In his editorial in Home Theater Review Jerry Del Colliano put forward the idea that EVERY Audio retailer should have an area for headphone listening somewhere in their establishment. I heartily agree with this idea, but given the nature of business the "build it and they will come" concept is only the first step to energizing and building a headphone area that delivers more than a customer can get from an on-line headphone specialist.
So how does a retailer add value to headphones? Here's three directions a retailer could take to make their headphone department relevant and worth visiting.
Train your floor staff on how to sell earphones - what questions to ask prospective customers and where to point them based on their answers. There's no sense steering a hip-hop fan who likes lots of bass to an Etymotic 4P...they would be much happier with the Velodyne Pulse.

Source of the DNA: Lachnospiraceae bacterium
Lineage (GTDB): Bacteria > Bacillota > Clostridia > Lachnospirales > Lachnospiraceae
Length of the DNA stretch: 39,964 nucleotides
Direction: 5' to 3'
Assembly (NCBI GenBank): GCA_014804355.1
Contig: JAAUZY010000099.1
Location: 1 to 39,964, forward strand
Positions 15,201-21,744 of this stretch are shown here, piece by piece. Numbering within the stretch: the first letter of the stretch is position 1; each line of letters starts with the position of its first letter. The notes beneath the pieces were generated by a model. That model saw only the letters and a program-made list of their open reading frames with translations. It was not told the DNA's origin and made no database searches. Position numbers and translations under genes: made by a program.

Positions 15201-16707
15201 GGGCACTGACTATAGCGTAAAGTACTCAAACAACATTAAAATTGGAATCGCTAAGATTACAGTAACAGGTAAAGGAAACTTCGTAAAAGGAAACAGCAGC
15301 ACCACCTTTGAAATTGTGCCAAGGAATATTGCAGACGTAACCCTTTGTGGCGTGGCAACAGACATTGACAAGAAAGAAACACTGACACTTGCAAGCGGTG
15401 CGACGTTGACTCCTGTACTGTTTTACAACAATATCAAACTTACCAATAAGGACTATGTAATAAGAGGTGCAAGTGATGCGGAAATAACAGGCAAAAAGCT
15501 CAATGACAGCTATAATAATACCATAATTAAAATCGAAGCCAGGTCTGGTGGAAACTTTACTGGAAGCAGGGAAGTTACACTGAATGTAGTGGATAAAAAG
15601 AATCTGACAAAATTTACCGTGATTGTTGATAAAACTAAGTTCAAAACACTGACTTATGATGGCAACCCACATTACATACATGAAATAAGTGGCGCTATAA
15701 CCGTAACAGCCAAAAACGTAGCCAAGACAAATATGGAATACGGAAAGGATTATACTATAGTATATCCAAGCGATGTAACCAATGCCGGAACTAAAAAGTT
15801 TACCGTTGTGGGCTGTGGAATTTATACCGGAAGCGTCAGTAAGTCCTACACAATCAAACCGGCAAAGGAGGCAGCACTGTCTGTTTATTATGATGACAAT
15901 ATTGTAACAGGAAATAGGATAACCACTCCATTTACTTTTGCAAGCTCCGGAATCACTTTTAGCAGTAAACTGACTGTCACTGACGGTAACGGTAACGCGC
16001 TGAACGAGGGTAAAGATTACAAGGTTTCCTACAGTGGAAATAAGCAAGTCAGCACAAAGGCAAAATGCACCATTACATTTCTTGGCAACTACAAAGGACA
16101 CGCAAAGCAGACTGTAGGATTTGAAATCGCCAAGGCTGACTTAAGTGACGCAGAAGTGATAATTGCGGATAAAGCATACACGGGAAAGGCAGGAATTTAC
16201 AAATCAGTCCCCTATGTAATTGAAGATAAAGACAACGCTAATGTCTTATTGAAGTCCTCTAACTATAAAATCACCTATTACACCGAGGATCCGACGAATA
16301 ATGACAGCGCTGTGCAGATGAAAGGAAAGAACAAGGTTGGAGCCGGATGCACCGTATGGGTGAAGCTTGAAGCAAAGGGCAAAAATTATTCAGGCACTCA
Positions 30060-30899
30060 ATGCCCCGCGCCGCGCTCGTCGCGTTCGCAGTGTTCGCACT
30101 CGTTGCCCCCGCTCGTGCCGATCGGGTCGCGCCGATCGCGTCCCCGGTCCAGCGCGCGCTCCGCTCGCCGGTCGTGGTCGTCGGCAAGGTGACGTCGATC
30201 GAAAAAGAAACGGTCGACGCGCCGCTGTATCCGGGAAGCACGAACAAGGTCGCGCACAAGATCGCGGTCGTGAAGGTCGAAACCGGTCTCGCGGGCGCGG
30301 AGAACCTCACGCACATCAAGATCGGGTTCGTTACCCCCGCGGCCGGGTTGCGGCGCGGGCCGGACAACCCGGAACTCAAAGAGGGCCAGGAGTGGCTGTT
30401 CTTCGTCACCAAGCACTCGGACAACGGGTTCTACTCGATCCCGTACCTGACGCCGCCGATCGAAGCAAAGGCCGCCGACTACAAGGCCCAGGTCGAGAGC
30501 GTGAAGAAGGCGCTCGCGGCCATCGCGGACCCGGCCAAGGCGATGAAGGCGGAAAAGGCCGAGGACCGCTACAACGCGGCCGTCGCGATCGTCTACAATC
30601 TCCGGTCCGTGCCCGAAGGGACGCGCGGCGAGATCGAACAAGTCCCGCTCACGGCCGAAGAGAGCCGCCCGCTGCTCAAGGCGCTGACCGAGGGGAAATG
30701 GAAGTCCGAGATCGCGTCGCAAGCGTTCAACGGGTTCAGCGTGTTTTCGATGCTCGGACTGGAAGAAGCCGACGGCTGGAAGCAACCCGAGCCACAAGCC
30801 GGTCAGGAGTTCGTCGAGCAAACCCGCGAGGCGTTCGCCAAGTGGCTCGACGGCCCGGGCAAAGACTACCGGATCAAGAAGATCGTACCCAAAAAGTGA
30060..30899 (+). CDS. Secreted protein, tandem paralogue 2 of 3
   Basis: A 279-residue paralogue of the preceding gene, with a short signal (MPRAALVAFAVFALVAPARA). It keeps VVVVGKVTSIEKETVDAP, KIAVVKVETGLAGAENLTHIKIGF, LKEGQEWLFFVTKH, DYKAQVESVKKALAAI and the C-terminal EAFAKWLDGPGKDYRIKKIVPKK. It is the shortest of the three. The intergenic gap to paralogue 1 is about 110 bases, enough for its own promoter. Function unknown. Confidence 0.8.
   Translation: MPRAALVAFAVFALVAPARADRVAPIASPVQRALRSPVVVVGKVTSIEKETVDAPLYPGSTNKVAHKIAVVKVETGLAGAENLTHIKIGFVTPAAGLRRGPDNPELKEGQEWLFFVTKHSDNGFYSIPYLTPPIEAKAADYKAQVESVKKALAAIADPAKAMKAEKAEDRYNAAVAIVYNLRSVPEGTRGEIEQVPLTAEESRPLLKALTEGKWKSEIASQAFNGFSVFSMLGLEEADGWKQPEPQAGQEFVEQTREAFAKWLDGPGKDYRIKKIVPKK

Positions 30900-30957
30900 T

Form a relationship with a local Audiologist. Just like the "Music Matters Seminar" why not have a "Headphone Matters" seminar? And instead of audio writers, feature an Audiologist available to do ear impressions for custom in-ear monitors and/or offer discounts for impressions made at the Audiologist's location. Also what about a mini head-fi type meeting where headphone owners could bring in their own rigs to compare and contrast with other's. Developing a nexus for the local headphone enthusiast community would bring in more energy to a retailer than any single "Music Matters" evening.
Why not form a working relationship with a custom earphone re-manufacturer such as Fisher Hearing in Florida? Being able to offer custom in-ears and the capability to refurb earbuds into custom in-ears would make for more happy customers. How many audiophiles have a pair of Shure 500 earphones sitting in their drawer with a broken cable? I know I do.
If retailers hope to survive they must embrace products that appeal to folks under the age of 60. Headphones are an ideal way to begin the process of remaining viable into the 21st century.